It worries me when she goes off into the woods by herself, but she wears hiking boots and carries a whistle, and trying to keep her home when she’s feeling inspired is like trying to capture lightning in a bottle. Shivering, I wrap my flannel robe tight around my body and shuffle into the kitchen. Sophie’s put a pod in the coffeemaker for me, left a note stuck to the machine. Sorry, Mom. The snow was calling … XO My baby, the artist. I pin the note onto the bulletin board, on top of the others I’ve saved, then check that she’s locked the door and reset the alarm. She’s always forgetting, says we have nothing worth stealing anyway. I remind her that’s not the point. I let the shower run hot as I can stand it, steam filling the room, soap swirling around my feet and down the drain. My hair is long again and the wet tendrils lay flat against my breasts.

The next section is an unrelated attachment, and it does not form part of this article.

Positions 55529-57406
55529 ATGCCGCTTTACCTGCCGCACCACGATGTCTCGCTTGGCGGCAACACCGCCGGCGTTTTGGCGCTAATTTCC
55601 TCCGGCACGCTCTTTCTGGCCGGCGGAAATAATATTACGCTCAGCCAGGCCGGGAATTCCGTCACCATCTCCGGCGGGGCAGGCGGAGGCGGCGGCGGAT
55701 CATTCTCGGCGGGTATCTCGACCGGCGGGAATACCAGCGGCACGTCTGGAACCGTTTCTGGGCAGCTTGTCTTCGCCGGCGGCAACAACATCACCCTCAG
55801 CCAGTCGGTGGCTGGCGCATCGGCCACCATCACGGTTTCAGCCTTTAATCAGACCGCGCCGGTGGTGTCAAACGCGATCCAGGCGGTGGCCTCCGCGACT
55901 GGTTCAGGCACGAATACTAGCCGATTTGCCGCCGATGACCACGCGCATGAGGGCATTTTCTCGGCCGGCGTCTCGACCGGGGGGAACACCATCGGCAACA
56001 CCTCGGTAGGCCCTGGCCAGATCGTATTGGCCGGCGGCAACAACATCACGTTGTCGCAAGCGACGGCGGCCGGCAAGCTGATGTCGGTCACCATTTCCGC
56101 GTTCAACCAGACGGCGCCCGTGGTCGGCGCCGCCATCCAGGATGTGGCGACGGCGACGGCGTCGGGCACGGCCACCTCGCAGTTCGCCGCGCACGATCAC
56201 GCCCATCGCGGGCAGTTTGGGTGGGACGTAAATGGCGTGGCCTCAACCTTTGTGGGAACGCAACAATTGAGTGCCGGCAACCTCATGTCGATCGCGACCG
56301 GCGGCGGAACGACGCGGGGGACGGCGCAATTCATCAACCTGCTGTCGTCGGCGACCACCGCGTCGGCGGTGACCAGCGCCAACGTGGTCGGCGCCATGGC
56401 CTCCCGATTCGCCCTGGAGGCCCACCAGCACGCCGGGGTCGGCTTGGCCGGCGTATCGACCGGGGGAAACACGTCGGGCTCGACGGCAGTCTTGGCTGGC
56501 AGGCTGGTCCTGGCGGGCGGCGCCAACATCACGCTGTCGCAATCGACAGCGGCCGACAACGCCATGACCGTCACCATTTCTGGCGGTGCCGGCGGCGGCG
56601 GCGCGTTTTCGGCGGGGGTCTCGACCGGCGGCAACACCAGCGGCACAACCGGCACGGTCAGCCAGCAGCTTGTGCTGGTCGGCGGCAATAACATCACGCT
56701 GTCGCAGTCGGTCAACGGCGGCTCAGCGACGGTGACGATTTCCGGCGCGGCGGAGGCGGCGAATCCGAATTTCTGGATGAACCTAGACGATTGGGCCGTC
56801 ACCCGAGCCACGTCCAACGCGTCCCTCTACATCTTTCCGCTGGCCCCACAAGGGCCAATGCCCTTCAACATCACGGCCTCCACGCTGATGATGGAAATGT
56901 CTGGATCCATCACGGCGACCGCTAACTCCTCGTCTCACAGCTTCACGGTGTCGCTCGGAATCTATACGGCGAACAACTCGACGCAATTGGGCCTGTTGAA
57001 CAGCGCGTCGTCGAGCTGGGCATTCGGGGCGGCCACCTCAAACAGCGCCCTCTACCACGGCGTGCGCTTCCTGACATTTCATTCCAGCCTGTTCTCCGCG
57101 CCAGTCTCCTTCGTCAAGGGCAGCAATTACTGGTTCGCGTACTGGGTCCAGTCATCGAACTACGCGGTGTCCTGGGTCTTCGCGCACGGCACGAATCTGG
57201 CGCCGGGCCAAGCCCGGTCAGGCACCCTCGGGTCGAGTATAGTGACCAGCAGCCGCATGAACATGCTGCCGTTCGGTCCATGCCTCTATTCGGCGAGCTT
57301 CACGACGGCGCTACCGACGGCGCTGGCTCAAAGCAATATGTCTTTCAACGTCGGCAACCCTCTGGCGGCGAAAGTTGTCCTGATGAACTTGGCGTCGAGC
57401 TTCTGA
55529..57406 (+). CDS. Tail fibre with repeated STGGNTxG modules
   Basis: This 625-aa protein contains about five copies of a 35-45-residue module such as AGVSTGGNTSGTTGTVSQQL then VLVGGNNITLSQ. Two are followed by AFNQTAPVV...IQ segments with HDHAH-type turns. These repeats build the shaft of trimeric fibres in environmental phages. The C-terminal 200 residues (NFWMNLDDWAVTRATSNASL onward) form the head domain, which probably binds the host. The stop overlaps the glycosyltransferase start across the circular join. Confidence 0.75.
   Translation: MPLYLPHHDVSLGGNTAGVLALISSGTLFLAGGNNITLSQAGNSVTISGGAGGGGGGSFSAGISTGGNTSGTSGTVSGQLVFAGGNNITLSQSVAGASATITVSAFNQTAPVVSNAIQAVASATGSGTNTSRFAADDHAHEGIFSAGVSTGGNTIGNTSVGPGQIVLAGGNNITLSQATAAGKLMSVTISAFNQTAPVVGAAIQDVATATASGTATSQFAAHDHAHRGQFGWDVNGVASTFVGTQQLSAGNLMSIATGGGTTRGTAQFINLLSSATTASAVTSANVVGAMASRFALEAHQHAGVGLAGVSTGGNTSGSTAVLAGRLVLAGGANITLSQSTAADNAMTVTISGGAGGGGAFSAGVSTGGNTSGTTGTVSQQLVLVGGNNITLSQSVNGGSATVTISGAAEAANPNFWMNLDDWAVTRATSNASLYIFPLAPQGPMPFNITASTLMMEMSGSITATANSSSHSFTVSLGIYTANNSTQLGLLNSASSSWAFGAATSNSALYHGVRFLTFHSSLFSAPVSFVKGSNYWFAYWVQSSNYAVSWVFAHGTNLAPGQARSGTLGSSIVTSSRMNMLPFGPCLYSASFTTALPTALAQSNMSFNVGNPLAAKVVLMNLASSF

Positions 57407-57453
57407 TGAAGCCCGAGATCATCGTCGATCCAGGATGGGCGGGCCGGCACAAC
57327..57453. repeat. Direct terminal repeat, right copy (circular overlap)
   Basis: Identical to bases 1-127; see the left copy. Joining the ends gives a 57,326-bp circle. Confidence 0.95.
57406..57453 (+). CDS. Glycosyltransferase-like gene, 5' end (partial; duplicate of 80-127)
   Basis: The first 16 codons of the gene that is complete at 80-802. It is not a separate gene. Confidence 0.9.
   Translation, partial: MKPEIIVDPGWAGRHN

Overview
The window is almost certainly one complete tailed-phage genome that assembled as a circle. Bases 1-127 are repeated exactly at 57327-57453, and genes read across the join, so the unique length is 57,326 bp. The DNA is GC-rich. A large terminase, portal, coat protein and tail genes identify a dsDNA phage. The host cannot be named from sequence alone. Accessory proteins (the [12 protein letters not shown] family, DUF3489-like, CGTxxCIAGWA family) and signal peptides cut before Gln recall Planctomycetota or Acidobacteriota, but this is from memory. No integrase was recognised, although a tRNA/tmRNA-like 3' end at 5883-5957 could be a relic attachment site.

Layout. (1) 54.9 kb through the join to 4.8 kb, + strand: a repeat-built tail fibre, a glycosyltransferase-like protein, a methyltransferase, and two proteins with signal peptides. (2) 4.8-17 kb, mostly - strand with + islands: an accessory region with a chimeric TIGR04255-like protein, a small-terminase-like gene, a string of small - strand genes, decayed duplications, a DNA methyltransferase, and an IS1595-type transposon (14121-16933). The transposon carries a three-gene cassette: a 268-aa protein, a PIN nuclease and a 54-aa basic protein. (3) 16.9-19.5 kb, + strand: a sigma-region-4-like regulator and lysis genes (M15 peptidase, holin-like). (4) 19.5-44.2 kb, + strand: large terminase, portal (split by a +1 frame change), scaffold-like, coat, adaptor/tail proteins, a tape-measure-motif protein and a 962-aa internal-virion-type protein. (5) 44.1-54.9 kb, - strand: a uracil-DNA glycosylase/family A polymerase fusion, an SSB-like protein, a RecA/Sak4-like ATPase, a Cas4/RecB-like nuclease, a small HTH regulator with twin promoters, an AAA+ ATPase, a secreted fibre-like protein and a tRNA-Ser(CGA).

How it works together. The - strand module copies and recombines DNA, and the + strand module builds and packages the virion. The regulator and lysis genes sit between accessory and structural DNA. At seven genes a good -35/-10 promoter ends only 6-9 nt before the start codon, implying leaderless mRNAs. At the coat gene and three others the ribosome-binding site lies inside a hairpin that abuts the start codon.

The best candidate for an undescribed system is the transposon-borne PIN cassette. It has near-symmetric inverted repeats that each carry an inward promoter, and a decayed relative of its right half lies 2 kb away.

My mind drifts as I think about my plan for the upcoming week, which clients might need more help before Christmas, whether I should place an ad for another cleaner. Maybe I can expand and take on some janitorial work next year when Sophie goes away to school. I enjoy this feeling of accomplishment. In the beginning it was just me, a beat-up car, and a box of cleaning supplies. Now I have four full-time employees and nothing holding me back. After I’m dressed, I unplug my phone from the charger and notice I’ve gotten a text from Marcus. You still want to skip this week? Let me know. Marcus teaches a self-defense class for my domestic violence support group and sometimes gives me private lessons. I text him back. Yeah, just busy, but I’ll see you at the meeting.